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ORIGINAL ARTICLE Table of Contents   
Year : 2013  |  Volume : 10  |  Issue : 1  |  Page : 9-12
Spontaneous vesicoureteral reflux resolution in children: A ten-year single-centre experience


1 Department of Pediatric Surgery, University Children's Hospital Greifswald, Germany
2 Department of Pediatrics, University Children's Hospital Greifswald, Germany

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Date of Web Publication21-Mar-2013
 

   Abstract 

Background/Aim: To evaluate the spontaneous resolution rate in infants and young children with vesicoureteral reflux (VUR). Patients and Methods: Paediatric patients with VUR treated in our hospital from January 2000 to December 2010 were retrospectively analyzed. Only patients with pretreatment and follow-up voiding cystourethrogram were included into the study. Treatment success was defined as complete VUR resolution. Results: The resolution rate for infants less than 1 year of age was 38.6% (17 of 44 renal units). Renal units with mild-moderate VUR (I-III) had a resolution rate of 40% (12 of 30 renal units) compared to 35.7% (5 of 14 renal units) with severe grade (IV-V) VUR. The resolution rate for children over 1 year of age was 39,1% (9 of 23 renal units). Renal units with mild-moderate VUR (I-III) had a resolution rate of 42.9% (9 of 21 renal units) compared to 0% (0 of 2 renal units) with severe grade (IV-V) VUR. Conclusion: Infants less than 1 year of age with nonsymptomatic, mild, moderate or severe VUR have a spontaneous resolution rate of more than 35% and therefore should receive a primary conservative therapy. Children over 1 year of age with nonsymptomatic mild-moderate VUR (I-III) have a spontaneous resolution rate of about 40% and should receive primary conservative treatment as well.

Keywords: Children, spontaneous resolution, vesicoureteral reflux

How to cite this article:
Wildbrett P, Schwebs M, Abel J, Lode H, Barthlen W. Spontaneous vesicoureteral reflux resolution in children: A ten-year single-centre experience. Afr J Paediatr Surg 2013;10:9-12

How to cite this URL:
Wildbrett P, Schwebs M, Abel J, Lode H, Barthlen W. Spontaneous vesicoureteral reflux resolution in children: A ten-year single-centre experience. Afr J Paediatr Surg [serial online] 2013 [cited 2015 Sep 4];10:9-12. Available from: http://www.afrjpaedsurg.org/text.asp?2013/10/1/9/109375

   Introduction Top


Vesicoureteral reflux (VUR) is the retrograde flow of urine from the bladder into the ureter. Two mechanisms of primary VUR one passive and one active have been discussed. Impaired passive valve function may result from an abnormally short intravesical tunnel at the ureterovesical junction. [1] Spontaneous resolution of reflux in children could be explained by the growth of the bladder, during which the intravesical tunnel elongates. [2] In addition, refluxing ureters are characterized by reduced and degenerated muscle fascicles of the distal ureteric wall. This might lead to an insufficient contraction of the muscular conduit to close the ostium impairing an active valve mechanism. Spontaneous reflux resolution might also be the result of maturation or remodeling of atrophic smooth muscle fibres at the very distal ureteric ending. [3],[4]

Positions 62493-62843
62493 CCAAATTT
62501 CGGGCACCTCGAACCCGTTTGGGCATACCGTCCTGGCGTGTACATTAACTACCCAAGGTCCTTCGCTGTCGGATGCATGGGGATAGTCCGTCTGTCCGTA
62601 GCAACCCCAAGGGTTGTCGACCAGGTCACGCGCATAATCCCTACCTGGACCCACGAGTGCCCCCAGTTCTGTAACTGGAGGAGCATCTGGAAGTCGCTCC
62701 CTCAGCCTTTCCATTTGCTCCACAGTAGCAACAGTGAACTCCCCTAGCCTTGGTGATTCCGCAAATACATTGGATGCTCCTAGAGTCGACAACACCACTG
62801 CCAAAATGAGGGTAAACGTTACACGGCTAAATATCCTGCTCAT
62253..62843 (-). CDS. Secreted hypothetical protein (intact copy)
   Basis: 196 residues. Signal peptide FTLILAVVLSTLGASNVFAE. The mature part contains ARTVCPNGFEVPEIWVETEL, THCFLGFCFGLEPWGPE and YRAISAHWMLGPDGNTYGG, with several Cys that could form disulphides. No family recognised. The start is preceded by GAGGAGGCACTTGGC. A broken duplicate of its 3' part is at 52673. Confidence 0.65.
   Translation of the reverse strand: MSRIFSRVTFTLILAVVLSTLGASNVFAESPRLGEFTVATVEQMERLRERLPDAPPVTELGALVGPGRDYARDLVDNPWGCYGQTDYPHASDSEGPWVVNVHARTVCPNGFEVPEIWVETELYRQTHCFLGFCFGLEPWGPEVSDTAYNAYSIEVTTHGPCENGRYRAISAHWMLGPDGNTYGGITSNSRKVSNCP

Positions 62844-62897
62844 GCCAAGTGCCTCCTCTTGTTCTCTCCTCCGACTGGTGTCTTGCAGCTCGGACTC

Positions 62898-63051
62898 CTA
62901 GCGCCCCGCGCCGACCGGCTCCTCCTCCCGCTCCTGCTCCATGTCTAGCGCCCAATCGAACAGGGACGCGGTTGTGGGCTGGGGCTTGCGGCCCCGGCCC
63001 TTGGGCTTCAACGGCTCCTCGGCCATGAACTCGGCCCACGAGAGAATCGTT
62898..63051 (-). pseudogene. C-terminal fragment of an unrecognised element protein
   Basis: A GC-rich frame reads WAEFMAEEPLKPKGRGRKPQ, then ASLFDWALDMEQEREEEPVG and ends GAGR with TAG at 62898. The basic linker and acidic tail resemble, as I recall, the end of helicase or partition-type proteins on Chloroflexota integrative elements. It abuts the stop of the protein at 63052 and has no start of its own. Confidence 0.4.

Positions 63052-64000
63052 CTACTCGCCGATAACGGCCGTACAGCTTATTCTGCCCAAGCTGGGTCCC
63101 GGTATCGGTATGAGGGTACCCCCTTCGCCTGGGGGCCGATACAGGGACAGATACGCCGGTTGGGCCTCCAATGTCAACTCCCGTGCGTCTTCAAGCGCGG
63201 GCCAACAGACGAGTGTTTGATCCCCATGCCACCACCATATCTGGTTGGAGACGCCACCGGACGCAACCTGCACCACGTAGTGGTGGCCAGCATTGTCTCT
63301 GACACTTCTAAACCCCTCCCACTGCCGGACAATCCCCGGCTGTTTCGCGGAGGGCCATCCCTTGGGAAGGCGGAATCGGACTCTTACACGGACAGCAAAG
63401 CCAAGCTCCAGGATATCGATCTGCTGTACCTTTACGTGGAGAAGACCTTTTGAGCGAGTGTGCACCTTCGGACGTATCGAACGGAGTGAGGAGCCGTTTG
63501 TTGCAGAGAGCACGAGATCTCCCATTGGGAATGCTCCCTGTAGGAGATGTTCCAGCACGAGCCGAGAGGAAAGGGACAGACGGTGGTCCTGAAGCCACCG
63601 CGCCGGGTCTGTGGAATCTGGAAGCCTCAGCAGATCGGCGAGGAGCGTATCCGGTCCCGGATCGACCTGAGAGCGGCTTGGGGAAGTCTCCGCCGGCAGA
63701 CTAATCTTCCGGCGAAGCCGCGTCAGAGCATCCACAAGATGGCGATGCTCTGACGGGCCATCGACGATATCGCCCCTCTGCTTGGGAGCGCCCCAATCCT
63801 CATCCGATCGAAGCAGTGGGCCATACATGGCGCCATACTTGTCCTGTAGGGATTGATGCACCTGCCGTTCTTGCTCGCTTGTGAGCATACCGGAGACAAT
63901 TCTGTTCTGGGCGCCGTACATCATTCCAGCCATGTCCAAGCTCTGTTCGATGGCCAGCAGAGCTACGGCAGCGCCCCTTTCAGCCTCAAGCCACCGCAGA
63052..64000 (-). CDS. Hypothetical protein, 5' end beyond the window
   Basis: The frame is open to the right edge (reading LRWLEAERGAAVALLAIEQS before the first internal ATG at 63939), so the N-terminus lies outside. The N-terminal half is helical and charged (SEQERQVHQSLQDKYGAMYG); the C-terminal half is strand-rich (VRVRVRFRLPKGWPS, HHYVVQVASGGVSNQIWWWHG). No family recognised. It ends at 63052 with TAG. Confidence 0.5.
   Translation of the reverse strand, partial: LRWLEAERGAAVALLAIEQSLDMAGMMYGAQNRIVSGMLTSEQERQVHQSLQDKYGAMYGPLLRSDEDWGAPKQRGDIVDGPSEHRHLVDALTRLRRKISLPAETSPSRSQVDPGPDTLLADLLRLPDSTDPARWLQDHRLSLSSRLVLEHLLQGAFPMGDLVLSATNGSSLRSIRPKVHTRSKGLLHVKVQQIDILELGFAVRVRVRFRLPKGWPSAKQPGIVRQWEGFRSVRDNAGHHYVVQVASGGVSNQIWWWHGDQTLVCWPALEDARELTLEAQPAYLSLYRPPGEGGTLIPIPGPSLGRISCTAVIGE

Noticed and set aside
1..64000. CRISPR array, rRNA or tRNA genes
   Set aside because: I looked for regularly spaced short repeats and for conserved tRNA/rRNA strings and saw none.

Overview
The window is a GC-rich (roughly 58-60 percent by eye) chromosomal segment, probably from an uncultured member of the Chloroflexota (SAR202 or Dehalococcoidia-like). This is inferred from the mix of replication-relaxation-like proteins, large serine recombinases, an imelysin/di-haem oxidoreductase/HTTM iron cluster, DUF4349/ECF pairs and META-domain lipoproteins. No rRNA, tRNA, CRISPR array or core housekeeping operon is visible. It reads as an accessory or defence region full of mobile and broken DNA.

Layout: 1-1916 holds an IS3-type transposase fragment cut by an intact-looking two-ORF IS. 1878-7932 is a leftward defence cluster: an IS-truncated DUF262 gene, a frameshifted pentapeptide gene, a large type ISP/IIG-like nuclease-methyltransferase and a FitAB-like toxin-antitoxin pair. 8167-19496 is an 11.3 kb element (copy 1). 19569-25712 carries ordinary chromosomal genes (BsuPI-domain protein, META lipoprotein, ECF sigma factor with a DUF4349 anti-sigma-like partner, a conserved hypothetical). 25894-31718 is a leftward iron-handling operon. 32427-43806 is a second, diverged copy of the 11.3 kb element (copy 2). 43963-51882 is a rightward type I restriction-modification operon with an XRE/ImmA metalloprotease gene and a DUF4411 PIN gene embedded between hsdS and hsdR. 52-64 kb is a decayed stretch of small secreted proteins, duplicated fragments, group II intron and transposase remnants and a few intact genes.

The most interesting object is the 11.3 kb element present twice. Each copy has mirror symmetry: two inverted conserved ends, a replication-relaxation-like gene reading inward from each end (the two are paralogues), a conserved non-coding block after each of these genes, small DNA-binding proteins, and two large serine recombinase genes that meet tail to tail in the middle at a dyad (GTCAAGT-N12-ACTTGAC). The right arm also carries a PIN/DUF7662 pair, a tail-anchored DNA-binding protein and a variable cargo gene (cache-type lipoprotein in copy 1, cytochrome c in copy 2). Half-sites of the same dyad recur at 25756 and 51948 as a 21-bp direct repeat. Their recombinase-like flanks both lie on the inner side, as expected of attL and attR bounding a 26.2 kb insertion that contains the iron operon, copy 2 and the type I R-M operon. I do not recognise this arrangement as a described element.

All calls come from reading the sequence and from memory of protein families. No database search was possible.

VUR is assumed to be a risk factor for urinary tract infection (UTI) and thus it might cause pyelonephritis, renal scaring, reflux nephropathy and hypertension. UTI occurs in about 5-10% of children but only one- third of children under the age of 5 years who develop a UTI have VUR. [5],[6] On the other hand VUR was found in normal kidneys without history of UTI in 17.2%. [7]

Treatment of VUR is aimed to prevent reflux nephropathy and hypertension. [8] Reflux nephropathy accounts for 7-17% of end-stage renal disease worldwide but the protective effect of surgical treatment of vesicoureteric reflux is not known. [9] A recent Cochrane review concluded that eight children would require combined surgical and antibiotic treatment to prevent one additional child developing febrile UTI by 5 years, but it would not cause fewer children developing renal damage. [10] These data indicate a possible overtreatment of VUR by antireflux surgery in some paediatric patients and it is important to identify the population that would not benefit from surgery.